SCIENTIFIC AND TECHNOLOGICAL COMMUNITY stressed cogeneration schemes to reduce initial costs, and outlined energy infrastructure initiatives. Noting the vulnerability of SIDS to high oil prices, TONGA described the challenges of introducing new energy technologies as “overwhelming”, and highlighted the importance of financial assistance and regional collaboration. AUSTRALIA called for a multi-faceted approach to the obstacles facing SIDS, and, on assisting partnerships in the Pacific, she highlighted the role of regional organizations. Describing experiences in Jamaica, the US said a lack of financing prevents SMEs from adopting environmentally sound practices. MEXICO drew attention to South-South cooperation, technology transfer, climate change mitigation, and the development of early warning systems. WOMEN advocated mainstreaming gender issues in energy planning and the establishment of local small-scale partnerships to create SMEs. The Chair said achieving UN system-wide coherence among the numerous initiatives under the Mauritius Strategy and the Barbados Plan of Action would be a major step forward.

Industrial development in Small Island Developing States: Pamela Baldinger, USAID, discussed energy efficiency in the Dominican Republic’s tourism industry, highlighting lessons in the hotel sector such as the need to integrate energy and water conservation, to establish programme champions, and to develop context specific case studies. Tom Wichman, GHG and Energy Consultant, Cook Islands, underlined issues of technology transfer, such as consultants selling obsolescent technology and governments and intergovernmental organizations providing flawed assistance. He illustrated locally developed solutions including a water treatment unit and a coconut oil extractor, and offered advice on refrigerator efficiency. Atina Myazoe, Ministry of Resources and Development, Marshall Islands, highlighted energy service initiatives to improve socio-economic conditions in the outer islands, and discussed stand-alone solar home systems, substituting coconut oil for diesel, and the use of solar freezers.

Carlos Echeverria, Inter-American Institute for Cooperation in Agriculture discussed agro-tourism support, including, inter alia, efforts to link rural communities with hotels and tourism associations, developing pilot projects, and linking with intergovernmental institutions such as the Pan American Health Organization on water quality issues.

Discussion: GERMANY said he wanted to focus on integrated approaches and look for the real savings opportunities as demonstrated by a Dominican Republic-USAID initiative on energy efficiency in the hotel sector. COTE D’IVOIRE noted that Brazil can adapt automobiles to wholly or partially use ethanol as a fuel, and explored the implications for other countries. Baldinger said the payback on energy efficiency investments can be rapid, noting the example of one hotel that will recoup its outlay in six months. Wichman recommended replacing the production of copra with the production of coconut oil. GUATEMALA called for culturally sensitive local-level approaches. MARSHALL ISLANDS noted the importance of governance and clear project audits and monitoring. INDIA said his country had committed US$300 million in loans on a concession basis and US$70 million in project aid. MAURITIUS described that country�s tourism charter based on best practice and said 50 percent of hotels are already using solar energy.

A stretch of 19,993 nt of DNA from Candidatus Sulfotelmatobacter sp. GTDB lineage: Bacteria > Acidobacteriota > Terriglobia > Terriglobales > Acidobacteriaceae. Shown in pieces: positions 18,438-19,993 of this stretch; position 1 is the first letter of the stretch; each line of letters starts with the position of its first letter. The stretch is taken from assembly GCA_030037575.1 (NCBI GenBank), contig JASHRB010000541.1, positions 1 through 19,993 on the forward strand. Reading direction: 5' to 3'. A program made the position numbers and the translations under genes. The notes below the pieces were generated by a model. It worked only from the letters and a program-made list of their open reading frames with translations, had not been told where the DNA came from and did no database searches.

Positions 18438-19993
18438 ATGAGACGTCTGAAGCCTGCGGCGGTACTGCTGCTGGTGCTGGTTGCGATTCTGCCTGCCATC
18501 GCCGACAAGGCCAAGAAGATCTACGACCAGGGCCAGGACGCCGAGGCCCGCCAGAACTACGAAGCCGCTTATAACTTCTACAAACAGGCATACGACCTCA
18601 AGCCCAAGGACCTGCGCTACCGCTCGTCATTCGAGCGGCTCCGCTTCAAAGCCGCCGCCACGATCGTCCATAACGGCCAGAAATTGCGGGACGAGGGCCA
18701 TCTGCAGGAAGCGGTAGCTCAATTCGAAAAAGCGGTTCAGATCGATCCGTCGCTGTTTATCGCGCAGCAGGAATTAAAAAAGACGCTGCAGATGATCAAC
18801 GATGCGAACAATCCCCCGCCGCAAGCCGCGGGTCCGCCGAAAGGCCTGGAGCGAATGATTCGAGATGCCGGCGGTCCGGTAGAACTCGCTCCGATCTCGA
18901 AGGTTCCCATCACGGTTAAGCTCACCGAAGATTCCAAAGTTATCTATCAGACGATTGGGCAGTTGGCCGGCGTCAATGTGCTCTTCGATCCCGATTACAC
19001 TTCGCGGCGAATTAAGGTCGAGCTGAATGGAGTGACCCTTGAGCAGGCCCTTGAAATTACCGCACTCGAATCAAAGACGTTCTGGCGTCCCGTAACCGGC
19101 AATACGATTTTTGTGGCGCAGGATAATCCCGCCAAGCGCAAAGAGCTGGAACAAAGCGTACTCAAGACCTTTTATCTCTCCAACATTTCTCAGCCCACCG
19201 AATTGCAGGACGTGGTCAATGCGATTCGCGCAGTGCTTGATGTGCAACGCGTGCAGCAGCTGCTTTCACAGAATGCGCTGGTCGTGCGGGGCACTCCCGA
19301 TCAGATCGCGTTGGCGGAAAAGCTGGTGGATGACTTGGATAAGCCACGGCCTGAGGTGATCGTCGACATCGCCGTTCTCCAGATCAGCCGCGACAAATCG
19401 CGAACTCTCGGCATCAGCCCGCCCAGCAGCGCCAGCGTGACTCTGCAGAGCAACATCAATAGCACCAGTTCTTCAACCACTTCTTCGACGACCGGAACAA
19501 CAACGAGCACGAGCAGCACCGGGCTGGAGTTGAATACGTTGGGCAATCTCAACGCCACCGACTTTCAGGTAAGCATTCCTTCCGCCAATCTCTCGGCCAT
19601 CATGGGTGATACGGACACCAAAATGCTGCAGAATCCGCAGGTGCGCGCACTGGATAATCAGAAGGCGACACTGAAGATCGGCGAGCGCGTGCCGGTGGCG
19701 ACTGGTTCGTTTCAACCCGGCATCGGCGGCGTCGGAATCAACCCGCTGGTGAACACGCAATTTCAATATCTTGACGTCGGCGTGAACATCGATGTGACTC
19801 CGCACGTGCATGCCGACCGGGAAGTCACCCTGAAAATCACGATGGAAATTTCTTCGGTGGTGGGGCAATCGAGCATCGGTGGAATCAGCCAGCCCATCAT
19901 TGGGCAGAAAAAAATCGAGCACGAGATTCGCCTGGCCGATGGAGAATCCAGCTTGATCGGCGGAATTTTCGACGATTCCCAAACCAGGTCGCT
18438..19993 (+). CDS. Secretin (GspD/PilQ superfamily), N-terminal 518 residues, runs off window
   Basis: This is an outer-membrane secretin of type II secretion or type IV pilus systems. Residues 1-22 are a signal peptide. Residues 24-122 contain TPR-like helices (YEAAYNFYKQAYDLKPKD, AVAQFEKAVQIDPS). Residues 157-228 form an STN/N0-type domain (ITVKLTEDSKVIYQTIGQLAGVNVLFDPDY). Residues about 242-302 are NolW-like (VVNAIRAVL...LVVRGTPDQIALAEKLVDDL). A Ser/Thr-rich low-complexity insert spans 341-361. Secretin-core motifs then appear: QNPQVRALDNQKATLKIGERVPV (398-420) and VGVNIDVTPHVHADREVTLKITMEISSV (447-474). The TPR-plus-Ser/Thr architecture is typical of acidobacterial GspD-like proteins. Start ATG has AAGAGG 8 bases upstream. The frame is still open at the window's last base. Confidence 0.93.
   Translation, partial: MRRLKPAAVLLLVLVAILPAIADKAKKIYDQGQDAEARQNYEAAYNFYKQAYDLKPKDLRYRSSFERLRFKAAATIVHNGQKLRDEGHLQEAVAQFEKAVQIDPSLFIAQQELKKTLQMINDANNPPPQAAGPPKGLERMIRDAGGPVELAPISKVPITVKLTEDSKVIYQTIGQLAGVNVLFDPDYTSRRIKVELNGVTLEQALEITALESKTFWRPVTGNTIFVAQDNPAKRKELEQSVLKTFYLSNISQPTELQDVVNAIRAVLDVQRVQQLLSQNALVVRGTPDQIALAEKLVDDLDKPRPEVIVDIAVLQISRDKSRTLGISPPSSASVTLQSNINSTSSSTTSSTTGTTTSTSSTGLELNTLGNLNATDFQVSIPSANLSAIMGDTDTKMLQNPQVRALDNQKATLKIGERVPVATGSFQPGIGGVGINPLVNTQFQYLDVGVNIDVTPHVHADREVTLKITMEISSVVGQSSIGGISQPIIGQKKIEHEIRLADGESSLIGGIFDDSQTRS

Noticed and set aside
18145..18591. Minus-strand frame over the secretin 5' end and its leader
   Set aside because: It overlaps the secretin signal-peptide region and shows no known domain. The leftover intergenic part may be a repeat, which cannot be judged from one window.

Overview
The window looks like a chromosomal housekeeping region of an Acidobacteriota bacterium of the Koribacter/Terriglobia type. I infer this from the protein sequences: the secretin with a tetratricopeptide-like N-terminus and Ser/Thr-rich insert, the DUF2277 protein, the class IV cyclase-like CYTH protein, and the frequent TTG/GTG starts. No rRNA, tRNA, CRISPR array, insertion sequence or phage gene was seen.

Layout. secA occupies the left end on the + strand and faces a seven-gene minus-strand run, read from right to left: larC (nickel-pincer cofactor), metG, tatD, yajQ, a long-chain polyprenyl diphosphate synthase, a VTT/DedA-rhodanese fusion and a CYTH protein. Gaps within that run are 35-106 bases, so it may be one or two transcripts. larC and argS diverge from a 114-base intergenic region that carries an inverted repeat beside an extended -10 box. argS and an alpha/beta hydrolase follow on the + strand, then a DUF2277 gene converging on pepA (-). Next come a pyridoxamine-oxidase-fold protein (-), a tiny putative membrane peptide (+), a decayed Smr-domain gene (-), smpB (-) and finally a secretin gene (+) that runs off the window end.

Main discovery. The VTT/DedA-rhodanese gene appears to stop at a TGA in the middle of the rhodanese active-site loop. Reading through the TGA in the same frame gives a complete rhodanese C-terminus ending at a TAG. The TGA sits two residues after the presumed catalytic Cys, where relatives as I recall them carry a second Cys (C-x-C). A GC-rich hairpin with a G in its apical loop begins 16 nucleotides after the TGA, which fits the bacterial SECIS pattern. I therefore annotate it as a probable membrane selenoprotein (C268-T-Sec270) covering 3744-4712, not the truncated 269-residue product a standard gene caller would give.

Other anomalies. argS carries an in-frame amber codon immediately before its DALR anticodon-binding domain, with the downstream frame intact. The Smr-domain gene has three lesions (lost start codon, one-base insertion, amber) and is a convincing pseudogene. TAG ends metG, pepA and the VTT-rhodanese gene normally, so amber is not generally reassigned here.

Atmospheric pollution and adaptation to climate change: Leslie Walling, Caribbean Conservation Association, called for the institutionalization of available adaptation measures, including traditional methods, in anticipation of climatic change impacts. He said a study by the University of the West Indies indicated that a warming pattern will precipitate intense storms with exponential impacts. He cited the adoption of risk assessment in farming, and the role of the insurance industry in institutionalizing risk reduction. Albert Binger, University of the West Indies Centre for Environment and Development, noted that SIDS could satisfy nearly 50 percent of their diesel requirement if they were to dedicate between ten and fifteen percent of land to growing biofuels. He added that this would also result in significant savings in foreign exchange.

Discussion: GREECE noted his understanding of the challenges facing small islands, and said his country was ready to share experiences with SIDS and would explore the possibility of inviting partners to create a new mechanism in which the needs identified by SIDS could be matched with support available from developed countries. The DOMINICAN REPUBLIC stressed the need for progressive financial assistance for renewable energy development. FARMERS said the opportunity to produce energy has proven to be an important source of income for farmers. PAPUA NEW GUINEA hoped the SIDS day would produce a firm political commitment of resources to assist in the implementation of sustainable development in SIDS.